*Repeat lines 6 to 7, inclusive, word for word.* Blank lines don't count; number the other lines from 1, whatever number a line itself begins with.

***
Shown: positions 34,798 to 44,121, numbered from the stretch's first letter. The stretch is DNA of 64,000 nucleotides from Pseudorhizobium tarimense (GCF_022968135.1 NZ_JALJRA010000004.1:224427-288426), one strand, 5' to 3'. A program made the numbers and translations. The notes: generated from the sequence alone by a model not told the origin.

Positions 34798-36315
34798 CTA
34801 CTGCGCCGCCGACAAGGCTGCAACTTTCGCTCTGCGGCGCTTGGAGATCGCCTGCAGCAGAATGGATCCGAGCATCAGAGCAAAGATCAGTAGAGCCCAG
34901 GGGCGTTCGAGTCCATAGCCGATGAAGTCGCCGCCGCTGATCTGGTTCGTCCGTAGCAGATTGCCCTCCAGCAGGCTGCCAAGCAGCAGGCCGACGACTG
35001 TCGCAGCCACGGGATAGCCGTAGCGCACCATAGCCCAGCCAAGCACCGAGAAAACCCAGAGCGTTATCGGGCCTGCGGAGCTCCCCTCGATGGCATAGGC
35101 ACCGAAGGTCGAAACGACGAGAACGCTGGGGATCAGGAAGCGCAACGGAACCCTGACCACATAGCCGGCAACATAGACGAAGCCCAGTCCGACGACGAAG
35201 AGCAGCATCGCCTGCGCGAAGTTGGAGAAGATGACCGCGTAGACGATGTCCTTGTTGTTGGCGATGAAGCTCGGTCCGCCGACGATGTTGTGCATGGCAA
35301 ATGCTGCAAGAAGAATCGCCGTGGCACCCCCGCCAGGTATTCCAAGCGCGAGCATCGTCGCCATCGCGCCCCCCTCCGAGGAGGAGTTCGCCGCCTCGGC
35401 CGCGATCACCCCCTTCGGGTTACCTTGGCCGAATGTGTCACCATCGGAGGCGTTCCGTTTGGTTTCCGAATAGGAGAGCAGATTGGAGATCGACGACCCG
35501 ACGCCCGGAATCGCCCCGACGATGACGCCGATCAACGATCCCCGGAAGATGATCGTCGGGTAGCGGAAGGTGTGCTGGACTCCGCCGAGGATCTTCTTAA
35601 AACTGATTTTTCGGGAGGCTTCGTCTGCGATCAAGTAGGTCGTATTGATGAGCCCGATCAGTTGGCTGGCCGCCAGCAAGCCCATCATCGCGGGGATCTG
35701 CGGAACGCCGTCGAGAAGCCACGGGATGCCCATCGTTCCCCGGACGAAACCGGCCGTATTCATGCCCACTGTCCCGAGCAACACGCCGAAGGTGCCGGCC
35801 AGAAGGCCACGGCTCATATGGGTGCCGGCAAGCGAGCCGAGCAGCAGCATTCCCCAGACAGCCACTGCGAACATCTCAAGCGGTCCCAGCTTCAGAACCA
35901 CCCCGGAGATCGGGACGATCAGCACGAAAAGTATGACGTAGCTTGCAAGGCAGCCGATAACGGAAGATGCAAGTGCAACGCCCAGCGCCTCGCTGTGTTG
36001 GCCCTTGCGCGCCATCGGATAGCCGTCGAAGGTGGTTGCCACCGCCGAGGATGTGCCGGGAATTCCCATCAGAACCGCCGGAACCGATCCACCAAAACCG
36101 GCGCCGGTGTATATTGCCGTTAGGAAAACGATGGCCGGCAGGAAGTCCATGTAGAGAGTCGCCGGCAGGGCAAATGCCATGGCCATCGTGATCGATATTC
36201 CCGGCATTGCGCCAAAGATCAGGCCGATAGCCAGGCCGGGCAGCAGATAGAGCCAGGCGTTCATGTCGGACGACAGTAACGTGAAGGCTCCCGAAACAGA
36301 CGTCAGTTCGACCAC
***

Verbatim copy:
35001 TCGCAGCCACGGGATAGCCGTAGCGCACCATAGCCCAGCCAAGCACCGAGAAAACCCAGAGCGTTATCGGGCCTGCGGAGCTCCCCTCGATGGCATAGGC
35101 ACCGAAGGTCGAAACGACGAGAACGCTGGGGATCAGGAAGCGCAACGGAACCCTGACCACATAGCCGGCAACATAGACGAAGCCCAGTCCGACGACGAAG